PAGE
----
Cargo ships carry a lot of climate baggage

mc3a6rsk_mc-kinney_mc3b8llerBuying local has become a bit of a mantra. We understand that it takes a heck of a lot of climate-killing carbon to get that hula hoop from China to Chicago, but it’s easy to let the details slip. Here’s some perspective: Maersk Triple E’s, the world’s largest container ships, measure 1,312 feet from stem to stern and contain 55,000 tons of steel alone. To put that into more relatable terms, that’s 196 LeBron James long and more than a million Rottweilers in weight.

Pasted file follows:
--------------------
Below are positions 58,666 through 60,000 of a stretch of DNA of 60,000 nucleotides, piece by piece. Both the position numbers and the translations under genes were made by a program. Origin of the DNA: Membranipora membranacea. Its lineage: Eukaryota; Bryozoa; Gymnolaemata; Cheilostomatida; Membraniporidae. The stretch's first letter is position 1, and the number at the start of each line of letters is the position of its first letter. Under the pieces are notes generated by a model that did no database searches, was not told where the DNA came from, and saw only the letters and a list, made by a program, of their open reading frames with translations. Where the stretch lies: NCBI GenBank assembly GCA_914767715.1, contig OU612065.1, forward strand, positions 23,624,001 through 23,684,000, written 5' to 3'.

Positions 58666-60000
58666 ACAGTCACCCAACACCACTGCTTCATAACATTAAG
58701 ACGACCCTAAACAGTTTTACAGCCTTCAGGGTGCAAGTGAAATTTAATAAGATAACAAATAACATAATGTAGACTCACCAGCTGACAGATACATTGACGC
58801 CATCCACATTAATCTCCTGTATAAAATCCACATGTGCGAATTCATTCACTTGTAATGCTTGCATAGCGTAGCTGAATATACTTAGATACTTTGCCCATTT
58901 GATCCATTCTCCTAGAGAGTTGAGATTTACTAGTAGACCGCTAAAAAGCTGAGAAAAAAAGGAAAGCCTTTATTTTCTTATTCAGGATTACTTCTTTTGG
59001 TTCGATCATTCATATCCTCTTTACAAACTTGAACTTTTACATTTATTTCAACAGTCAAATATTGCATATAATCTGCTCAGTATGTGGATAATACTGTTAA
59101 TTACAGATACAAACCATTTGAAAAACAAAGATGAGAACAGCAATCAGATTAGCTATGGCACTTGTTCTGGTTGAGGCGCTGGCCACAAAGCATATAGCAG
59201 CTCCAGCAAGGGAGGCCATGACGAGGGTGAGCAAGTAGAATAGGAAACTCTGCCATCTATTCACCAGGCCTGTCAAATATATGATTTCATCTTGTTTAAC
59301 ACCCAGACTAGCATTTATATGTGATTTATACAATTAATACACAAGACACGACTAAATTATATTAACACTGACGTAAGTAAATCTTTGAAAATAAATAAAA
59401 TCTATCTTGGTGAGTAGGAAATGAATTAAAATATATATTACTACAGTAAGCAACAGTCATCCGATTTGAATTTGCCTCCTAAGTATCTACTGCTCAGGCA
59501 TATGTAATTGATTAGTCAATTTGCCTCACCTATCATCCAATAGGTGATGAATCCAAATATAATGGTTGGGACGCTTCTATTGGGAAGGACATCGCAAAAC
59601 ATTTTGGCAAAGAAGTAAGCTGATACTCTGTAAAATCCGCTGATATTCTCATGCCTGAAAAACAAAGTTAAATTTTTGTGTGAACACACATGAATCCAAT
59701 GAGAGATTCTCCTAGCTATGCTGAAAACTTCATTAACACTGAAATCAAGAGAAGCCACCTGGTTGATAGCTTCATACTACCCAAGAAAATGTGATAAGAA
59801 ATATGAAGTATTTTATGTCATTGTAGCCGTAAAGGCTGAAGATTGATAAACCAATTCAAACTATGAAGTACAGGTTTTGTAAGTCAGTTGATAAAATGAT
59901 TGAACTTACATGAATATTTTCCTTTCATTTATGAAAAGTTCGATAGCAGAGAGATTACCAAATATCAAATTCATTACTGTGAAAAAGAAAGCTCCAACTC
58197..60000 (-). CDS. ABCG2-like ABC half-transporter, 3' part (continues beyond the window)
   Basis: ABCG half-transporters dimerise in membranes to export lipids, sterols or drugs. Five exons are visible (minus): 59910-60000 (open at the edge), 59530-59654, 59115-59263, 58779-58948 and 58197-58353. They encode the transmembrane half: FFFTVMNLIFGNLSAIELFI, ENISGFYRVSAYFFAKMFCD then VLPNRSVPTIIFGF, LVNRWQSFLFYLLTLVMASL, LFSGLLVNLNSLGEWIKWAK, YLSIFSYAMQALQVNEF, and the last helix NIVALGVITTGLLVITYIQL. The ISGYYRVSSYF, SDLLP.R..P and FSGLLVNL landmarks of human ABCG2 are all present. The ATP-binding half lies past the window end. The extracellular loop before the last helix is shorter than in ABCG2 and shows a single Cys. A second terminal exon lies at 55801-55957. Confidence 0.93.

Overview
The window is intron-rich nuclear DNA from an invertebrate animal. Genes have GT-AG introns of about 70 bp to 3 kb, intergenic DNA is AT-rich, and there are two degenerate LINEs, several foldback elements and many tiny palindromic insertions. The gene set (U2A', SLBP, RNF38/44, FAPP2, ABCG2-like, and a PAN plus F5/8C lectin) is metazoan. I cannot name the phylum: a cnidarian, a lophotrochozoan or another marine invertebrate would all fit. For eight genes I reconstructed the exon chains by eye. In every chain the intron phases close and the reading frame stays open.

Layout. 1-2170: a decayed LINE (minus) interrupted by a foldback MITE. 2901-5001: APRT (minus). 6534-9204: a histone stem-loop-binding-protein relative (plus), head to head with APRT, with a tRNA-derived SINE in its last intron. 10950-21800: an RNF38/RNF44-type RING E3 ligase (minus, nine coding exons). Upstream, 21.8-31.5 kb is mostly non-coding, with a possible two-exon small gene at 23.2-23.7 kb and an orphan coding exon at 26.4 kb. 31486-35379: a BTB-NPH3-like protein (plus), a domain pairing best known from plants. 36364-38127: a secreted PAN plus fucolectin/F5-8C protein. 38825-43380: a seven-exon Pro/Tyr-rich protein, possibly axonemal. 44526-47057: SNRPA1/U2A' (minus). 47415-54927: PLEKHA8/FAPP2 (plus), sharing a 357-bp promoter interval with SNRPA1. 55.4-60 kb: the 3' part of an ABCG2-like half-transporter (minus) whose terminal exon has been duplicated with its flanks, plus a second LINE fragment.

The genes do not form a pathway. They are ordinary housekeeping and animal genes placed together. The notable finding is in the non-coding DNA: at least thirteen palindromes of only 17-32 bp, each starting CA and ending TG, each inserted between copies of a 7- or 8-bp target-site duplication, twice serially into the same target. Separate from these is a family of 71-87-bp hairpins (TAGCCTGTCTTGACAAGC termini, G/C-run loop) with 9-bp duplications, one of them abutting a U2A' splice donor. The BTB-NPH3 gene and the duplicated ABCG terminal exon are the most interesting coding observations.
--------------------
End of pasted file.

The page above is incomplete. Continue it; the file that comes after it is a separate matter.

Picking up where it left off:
These giant vessels are giant polluters. The largest vessels burn around 16 tons of low-grade, high-sulphur diesel fuel per hour as they ceaselessly plow the world’s oceans at over 25 knots. One studyestimates just one of these gigantic ships spews out as much cancer-causing pollutants as 50 million cars every year, and there are an estimated 90,000 cargo ships around the world. Unfortunately, pending legislation aimed at cleaning up these ships focuses exclusively on sulfur emissions and misses the boat on CO2, one of the driving causes of climate change.

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